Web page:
When Adam Lanza shot and killed 20 children and 6 adults at Sandy Hook Elementary School in Newtown, Connecticut, the tragedy sparked a national discussion about mental health. According to a new report issued by the Connecticut Office of the Child Advocate, Adam Lanza’s mental health problems were left entirely untreated in the years leading up to the shooting.
The report argues that Lanza’s mother, who was also one of his victims, did not pursue treatment for her son. Medical experts at Yale University had cautioned Ms. Lanza that her son needed immediate and far-reaching mental health intervention. Ms. Lanza continued to keep guns and high-capacity magazines in the home, despite warning signs that her son might be dangerous. The report concludes that Lanza likely suffered from anxiety and obsessive-compulsive behavior, as well as untreated anorexia.
According to a study of 2,000 adults, atherosclerosis—a condition that causes plaque to build up in the walls of the arteries—could impair cognitive function. Participants took the Montreal Cognitive Assessment and underwent MRI screenings. Researchers found that even when they controlled for individual factors such as age and sex, there was a correlation between plaque in the arteries and mild cognitive impairment.
Suicide remains a leading cause of death in the United States, with an estimated 1 million people attempting to kill themselves each year. According to a study of 65,000 Denmark residents who had previously attempted suicide, it might not take years of counseling to reduce depression or suicide risk. Several Denmark clinics offer short-term suicide prevention counseling. Of the study participants who attended such counseling sessions, the risk of suicide decreased. Counseling recipients were 27% less likely to attempt suicide, and 38% less likely to die due from any cause, including suicide.
Prison Policies Vary on Treating Transgender Inmates, Which Could Put Inmates and Institutions at Risk
The Eighth Amendment to the U.S. Constitution prohibits cruel and unusual punishment, but prison and jail policies on preventing cruelty to transgender inmates vary wildly. Transgender inmates are more vulnerable to rape and prison violence. According to a paper by Gina Gibbs, a criminal justice doctoral candidate at the University of Cincinnati, prisons often only act to remedy a problem once it has already occurred. This piecemeal approach to dealing with transgender inmates can put all inmates in danger.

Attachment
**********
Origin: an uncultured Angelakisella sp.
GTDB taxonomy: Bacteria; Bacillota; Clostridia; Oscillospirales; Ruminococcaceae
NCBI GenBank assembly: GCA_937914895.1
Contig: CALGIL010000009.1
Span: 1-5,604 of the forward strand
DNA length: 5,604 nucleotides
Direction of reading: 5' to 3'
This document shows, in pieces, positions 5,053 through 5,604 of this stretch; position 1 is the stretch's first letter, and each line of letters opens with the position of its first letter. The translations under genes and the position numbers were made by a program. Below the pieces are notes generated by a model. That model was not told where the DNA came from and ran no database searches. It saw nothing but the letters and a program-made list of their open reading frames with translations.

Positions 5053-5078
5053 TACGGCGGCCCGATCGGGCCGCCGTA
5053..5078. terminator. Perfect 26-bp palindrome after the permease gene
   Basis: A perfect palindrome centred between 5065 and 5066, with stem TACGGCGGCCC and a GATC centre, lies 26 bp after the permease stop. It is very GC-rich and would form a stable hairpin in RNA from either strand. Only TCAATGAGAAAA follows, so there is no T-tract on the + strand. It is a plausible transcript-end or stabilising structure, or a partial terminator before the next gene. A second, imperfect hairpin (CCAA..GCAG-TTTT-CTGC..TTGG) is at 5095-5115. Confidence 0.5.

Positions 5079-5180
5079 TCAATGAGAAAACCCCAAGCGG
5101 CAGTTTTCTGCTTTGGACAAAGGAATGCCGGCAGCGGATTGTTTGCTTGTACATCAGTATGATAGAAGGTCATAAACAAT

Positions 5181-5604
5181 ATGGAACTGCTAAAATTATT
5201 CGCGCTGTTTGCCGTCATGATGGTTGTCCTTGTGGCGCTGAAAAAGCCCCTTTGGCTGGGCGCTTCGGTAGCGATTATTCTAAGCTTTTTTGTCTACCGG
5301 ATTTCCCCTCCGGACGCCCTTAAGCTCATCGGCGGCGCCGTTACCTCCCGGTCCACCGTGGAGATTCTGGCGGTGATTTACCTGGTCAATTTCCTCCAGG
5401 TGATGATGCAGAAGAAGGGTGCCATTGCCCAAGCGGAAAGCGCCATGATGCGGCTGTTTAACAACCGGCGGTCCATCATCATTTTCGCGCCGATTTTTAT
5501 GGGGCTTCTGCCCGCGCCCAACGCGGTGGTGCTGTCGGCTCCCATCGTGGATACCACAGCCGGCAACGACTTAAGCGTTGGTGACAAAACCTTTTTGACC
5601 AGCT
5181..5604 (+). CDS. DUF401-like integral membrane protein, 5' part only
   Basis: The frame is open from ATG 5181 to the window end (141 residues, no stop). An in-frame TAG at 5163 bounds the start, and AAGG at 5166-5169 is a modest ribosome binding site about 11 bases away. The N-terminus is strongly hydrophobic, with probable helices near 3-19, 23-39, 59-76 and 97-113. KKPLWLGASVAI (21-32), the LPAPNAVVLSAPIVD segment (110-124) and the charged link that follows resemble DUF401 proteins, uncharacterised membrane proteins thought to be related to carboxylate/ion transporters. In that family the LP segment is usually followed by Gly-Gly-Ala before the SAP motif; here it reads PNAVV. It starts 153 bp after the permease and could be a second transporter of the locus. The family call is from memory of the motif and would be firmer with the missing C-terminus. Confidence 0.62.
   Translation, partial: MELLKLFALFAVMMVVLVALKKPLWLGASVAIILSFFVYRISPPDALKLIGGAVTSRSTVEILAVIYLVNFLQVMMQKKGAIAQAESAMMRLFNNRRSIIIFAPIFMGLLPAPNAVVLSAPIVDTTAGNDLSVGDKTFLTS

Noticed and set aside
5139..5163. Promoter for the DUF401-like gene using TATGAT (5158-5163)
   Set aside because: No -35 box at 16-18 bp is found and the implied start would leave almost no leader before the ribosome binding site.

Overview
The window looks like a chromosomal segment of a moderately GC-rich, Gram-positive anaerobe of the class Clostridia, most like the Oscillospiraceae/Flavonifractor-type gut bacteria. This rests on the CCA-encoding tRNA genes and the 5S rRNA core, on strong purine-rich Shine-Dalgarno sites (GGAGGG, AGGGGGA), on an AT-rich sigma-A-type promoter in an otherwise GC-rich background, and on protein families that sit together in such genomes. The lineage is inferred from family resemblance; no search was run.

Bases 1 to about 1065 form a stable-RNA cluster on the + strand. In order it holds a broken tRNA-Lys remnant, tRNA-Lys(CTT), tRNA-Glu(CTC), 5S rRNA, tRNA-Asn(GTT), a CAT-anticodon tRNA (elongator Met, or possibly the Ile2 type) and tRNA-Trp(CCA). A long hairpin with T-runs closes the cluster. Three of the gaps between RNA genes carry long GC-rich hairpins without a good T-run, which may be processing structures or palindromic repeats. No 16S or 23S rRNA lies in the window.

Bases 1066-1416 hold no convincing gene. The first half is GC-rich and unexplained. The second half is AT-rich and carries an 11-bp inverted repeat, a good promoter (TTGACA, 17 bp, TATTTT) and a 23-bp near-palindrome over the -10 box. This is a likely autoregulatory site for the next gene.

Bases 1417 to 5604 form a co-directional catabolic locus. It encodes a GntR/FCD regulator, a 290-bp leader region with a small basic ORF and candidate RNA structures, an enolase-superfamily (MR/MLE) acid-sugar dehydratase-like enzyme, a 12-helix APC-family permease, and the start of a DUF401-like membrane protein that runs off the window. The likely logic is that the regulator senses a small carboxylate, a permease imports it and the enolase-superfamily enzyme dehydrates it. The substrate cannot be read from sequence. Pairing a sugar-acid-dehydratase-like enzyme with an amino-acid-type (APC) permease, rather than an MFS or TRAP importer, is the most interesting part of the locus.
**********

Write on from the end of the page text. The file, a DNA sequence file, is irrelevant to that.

According to a study of 1,500 middle-aged women and 1,300 middle-aged men in Wisconsin, women with higher educational levels, more job prestige, and higher incomes have higher rates of depression than lower-status women. High-status men do not experience these effects. The study’s authors suggest that sexism and social pressure could play a role, pointing out that high-status women may deal with stereotypes, prejudice, isolation, and hostility from subordinates more frequently than high-status men.
A brain protein called Orexin helps the brain awake from sleep, but new research suggests it could also play a role in treating Alzheimer’s. Several studies have established a correlation between Alzheimer’s and changes in sleeping patterns. The latest study found that, when researchers eliminated Orexin from the brains of mice, the mice slept for longer periods of time and experienced a decreased buildup of brain plaques associated with Alzheimer’s.
Online alcoholism inventories frequently ask test-takers how much they drink, and how often. But according to data from a survey of 138,100 adults, the majority of heavy drinkers are not alcoholics. The research suggests that 29% of the population drinks heavily, but that 90% of these drinkers don’t meet the criteria for alcoholism.
The media frequently speculates about the mental health of everyone from criminals to celebrity crime victims. Some mental health professionals, such as Fox News personality Dr. Keith Ablow, a psychiatrist, even engage in this speculative diagnostic process. Ablow, for example, has previously “diagnosed” President Obama with a victim complex, calling him “Victim-in-Chief.” Mental health conditions can only be diagnosed based on a detailed clinical interview and history, though, and Forbes writer Cheryl Conner questions the ethics of such armchair diagnoses.
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